Announcing Stack Overflow Documentation

We started with Q&A. Technical documentation is next, and we need your help.

Whether you're a beginner or an experienced developer, you can contribute.

Sign up and start helping → Learn more about Documentation →

At the start of my Java application, I have the user enter his username and password. These credentials are stored in a ConnectionKey object which is used as the application makes queries to a web service. Each query requires a valid username and password. Also, these queries are performed throughout the entire life of the application.

Right now I am storing the user password as simply a String in the ConnectionKey. I know this is highly insecure, and I would like to make this more secure by some sort of encryption. However, I need to be able to retrieve the original user password in order to query this web service.

  • How can I securely store the user password, while still using this password throughout the application?



ConnectionKey is simply a class like so:

class ConnectionKey {

    private final String user;
    private final String pass;
    private final String server;

    public ConnectionKey(String user, String pass, String server) {
         this.user = user;
         this.pass = pass;
         this.server = server;

share|improve this question
What is the ConnectionKey? – Vitaly Apr 4 '13 at 22:03
Am I getting this right: the ConnectionKey is one of your classes that has the password in it (as a String)?. Where do you store your password when the application is not running? Are you storing the ConnectionKey in a file? – GameDroids Apr 4 '13 at 22:06
@GameDroids I only need to store the password while it is running – souldzin Apr 4 '13 at 22:07
Take a look at this post which covers this quite nicely. While the original question in the linked post refers to passwords in source code, the answer covers your scenario also. – Alan Apr 4 '13 at 22:07
@Alan I would +5 your comment.. but I can only +1. Anyway – SoulDZIN, If you are using a webservice that demands the users password credentials for every single transaction or query, you should have a look if this webservice does not provide you with more secure means to authenticate – like for example OAuth2.0. Transmitting the password and username for every request is really borderline unsafe. – GameDroids Apr 4 '13 at 22:14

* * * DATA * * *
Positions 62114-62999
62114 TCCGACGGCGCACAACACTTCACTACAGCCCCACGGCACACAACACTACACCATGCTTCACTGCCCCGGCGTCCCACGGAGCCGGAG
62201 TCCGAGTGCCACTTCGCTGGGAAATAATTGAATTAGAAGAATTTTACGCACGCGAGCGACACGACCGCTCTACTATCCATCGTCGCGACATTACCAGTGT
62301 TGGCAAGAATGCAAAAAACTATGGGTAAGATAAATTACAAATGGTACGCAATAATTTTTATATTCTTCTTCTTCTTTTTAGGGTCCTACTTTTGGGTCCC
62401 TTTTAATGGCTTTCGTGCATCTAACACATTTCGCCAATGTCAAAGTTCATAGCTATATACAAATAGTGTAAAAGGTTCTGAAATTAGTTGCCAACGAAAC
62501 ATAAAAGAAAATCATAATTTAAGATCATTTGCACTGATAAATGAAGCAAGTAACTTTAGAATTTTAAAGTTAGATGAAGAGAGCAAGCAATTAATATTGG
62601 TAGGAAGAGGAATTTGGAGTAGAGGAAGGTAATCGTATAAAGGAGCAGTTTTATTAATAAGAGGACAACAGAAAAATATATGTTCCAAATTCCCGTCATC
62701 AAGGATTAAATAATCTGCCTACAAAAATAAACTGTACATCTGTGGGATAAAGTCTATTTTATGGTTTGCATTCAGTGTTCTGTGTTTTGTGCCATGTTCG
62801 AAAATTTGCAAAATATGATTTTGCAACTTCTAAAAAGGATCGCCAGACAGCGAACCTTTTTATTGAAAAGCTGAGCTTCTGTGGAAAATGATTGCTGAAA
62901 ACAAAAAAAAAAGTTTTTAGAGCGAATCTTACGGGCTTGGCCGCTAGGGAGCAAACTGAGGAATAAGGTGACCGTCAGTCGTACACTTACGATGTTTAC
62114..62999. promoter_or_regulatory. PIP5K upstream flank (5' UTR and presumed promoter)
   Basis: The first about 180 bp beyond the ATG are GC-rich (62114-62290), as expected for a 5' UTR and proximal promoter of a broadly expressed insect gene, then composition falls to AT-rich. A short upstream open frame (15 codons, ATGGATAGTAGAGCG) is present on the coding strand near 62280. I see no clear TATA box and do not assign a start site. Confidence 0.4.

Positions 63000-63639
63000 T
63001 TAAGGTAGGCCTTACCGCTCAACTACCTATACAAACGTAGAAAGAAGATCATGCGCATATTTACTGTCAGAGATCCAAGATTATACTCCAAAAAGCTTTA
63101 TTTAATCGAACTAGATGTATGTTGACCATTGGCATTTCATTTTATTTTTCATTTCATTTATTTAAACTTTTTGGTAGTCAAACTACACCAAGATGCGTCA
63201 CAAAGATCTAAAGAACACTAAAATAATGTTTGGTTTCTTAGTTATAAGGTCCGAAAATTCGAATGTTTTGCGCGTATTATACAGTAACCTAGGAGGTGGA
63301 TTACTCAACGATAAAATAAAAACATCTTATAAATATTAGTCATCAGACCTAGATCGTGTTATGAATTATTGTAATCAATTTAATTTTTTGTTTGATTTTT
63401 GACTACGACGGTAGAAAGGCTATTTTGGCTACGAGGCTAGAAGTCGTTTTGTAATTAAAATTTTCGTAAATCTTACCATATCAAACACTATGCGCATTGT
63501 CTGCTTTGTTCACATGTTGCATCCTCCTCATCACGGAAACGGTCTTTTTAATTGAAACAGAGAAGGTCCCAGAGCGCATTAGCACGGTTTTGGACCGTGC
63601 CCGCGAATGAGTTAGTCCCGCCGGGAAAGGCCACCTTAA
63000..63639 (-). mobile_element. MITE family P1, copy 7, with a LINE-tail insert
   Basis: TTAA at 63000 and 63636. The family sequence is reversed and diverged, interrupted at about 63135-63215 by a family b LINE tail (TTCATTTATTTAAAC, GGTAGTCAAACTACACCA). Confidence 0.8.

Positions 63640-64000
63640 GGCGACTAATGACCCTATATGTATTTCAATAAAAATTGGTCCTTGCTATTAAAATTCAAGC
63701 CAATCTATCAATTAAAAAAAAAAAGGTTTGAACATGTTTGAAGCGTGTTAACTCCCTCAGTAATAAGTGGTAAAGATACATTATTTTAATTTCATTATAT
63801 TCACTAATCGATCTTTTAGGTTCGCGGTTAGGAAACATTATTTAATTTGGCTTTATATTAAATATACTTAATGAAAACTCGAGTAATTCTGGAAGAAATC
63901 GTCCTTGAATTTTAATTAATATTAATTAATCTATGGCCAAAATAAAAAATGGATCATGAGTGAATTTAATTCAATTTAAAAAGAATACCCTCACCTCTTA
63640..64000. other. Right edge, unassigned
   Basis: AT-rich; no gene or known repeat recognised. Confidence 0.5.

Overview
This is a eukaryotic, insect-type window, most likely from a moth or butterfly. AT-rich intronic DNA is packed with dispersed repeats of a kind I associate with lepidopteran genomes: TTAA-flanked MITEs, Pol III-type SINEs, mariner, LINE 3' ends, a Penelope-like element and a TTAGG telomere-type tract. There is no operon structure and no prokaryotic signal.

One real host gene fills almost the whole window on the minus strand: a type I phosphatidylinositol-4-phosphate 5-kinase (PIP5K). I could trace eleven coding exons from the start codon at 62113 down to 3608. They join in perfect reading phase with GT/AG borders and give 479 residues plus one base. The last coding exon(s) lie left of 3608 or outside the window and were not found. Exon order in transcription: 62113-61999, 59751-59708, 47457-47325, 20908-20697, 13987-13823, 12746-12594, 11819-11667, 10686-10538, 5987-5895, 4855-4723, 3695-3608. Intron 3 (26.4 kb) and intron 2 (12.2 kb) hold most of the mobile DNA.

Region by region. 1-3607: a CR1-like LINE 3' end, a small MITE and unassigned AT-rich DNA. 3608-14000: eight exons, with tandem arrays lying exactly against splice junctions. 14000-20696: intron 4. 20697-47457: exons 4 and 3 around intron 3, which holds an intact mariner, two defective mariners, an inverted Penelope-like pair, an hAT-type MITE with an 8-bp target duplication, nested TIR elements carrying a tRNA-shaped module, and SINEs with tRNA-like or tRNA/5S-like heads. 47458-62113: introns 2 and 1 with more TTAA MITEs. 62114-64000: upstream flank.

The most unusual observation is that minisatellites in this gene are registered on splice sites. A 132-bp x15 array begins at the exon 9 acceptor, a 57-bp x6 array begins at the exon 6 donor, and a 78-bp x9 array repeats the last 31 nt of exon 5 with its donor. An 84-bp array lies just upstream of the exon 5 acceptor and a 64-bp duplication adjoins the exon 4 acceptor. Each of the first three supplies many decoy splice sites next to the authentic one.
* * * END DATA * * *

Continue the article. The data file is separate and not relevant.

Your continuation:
To begin with, I am sure that you read the following question on SO Why is char[] preferred over String for passwords? Which implies that if you have plain password, at least be it a char[] not String

Other than that, to securely store a user password, you should encrypt it with a well-known, well-tested (and usually one-way) encryption algorithm.

This maybe contradicts with what you asked and how you use ConnectionKey, but the problem is easy encrypt your password and change your api/methods where password is used.

For example, if you are trying to validate a ConnectionKey on the server side, change that method to work with encrypted passwords, that is, use the same encryption algorithm for the known password and compare it with the incoming encrypted one.

share|improve this answer
duplicate question, all links were given in comments – Vitaly Apr 4 '13 at 22:15
@Vitaly no problem on my side, cheers – Serkan Arıkuşu Apr 4 '13 at 22:17
I would change the way things are done on the server side, but I am unable to do that. I'm going to look into logging in only once at the beginning of the application. If that won't work, I will store the password as an encrypted char[] and simply decrypt before use. Thanks for the reply! – souldzin Apr 5 '13 at 14:13

Your Answer


By posting your answer, you agree to the privacy policy and terms of service.

Not the answer you're looking for? Browse other questions tagged or ask your own question.